Courts were originally hesitant to recognize causes of action by parents alleging unwanted pregnancies, and subsequent births, resulting from negligently-performed abortions or sterilizations, such as vasectomies or tubal ligation. However, following the recognition of a person’s constitutional right to undergo an abortion or use contraceptives, the majority of courts today allow such causes of action, including California. Some jurisdictions limit recovery to parents of an impaired child against a doctor who has performed an unsuccessful sterilization/abortion procedure or improperly prescribed birth control. Other courts have limited recovery to the expenses and anxieties related to the unexpected pregnancy, but have disallowed recovery for the economic costs of child-rearing.
California courts permit full recovery of expenses related to both unwanted pregnancies and child-rearing for both healthy and impaired children. In Custodio v. Bauer (1967) 251 Cal. App.2d 303, the California Court of Appeals found a negligently performed sterilization procedure that leads to the birth of a child, either healthy or disabled, can form the basis of a wrongful birth action. Parents may recover damages in accordance with ordinary tort principles of negligence and/or breach of contract or warranty. In Stills v. Gratton (1976) 55 Cal.App.3d 698, the California Court of Appeals held the same principles apply in cases involving an unsuccessful abortion procedure.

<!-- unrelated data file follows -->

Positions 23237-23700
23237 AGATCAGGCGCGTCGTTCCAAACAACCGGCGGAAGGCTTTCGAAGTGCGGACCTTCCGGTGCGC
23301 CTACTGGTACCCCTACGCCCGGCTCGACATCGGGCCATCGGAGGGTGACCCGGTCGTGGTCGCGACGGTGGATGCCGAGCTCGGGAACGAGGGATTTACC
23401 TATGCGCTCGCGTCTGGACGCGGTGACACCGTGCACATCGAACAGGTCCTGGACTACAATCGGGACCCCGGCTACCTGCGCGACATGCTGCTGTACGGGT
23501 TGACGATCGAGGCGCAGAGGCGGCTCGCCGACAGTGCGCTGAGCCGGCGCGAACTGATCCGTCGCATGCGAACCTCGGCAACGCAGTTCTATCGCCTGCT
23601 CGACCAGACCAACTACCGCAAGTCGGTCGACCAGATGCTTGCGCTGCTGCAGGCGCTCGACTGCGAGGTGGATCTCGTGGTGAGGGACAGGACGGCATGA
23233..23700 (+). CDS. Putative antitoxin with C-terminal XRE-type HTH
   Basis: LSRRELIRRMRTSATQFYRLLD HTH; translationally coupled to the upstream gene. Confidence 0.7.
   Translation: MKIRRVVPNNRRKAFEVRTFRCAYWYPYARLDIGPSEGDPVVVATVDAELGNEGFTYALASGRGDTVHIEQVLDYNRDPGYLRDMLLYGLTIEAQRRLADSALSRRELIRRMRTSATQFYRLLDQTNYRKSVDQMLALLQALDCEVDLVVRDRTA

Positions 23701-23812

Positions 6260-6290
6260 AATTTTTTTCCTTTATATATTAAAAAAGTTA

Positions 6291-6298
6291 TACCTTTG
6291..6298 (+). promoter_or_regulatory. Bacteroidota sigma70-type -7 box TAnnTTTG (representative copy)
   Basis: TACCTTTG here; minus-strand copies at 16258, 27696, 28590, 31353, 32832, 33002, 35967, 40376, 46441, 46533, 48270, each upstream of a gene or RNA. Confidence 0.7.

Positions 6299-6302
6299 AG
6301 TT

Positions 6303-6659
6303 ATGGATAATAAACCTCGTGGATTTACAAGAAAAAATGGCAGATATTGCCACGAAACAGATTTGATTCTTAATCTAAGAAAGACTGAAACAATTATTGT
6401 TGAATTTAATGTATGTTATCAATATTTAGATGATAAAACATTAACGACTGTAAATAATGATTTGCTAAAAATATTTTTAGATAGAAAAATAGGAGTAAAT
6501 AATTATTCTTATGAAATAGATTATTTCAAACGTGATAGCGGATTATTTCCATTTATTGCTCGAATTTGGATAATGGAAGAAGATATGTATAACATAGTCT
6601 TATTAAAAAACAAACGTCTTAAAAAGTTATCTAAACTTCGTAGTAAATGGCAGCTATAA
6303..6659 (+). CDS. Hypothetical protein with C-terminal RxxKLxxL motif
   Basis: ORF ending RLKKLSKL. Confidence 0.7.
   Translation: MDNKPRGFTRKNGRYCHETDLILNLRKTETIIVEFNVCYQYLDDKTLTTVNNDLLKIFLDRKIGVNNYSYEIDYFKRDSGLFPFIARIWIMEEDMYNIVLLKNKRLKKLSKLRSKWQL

In Custodio, plaintiffs sought to recover damages resulting from an unwanted pregnancy following a failed sterilization procedure. Plaintiff underwent a procedure to have her fallopian tubes removed because she was told by her physicians the procedure would improve the physical repair of her kidney and bladder in addition to her emotional state. Plaintiff also wished to be sterilized because she already had nine children. Plaintiffs appealed from a judgement of dismissal entered without leave to amend by the trial court. Defendants claimed pregnancy, the ensuing birth of a child, and the costs and expenses of delivering and rearing a child, are not legally cognizable injuries. They further claimed plaintiffs failed to assert an action for breach of contract because there is no warranty of a cure in a contract for medical services.
Nevertheless, the Court of Appeals found the mental suffering attendant to the unexpected pregnancy, the complications that may result, and the birth of a child are all foreseeable consequences of the failed operation. While courts in California permit full recovery of expenses related to the pregnancy and rearing of the child, a jury may take into account the special benefits inherent in the parent-child relationship as an offset to the award of damages to the parent plaintiffs. Morris v. Frudenfeld (1982) 135 Cal.App.3d 23.
ABOUT THE AUTHOR: Pari H. Granum is an associate at Tyson & Mendes. Ms. Granum specializes in personal injury and premises liability litigation. Contact Pari at 858.263.4067 or firstname.lastname@example.org.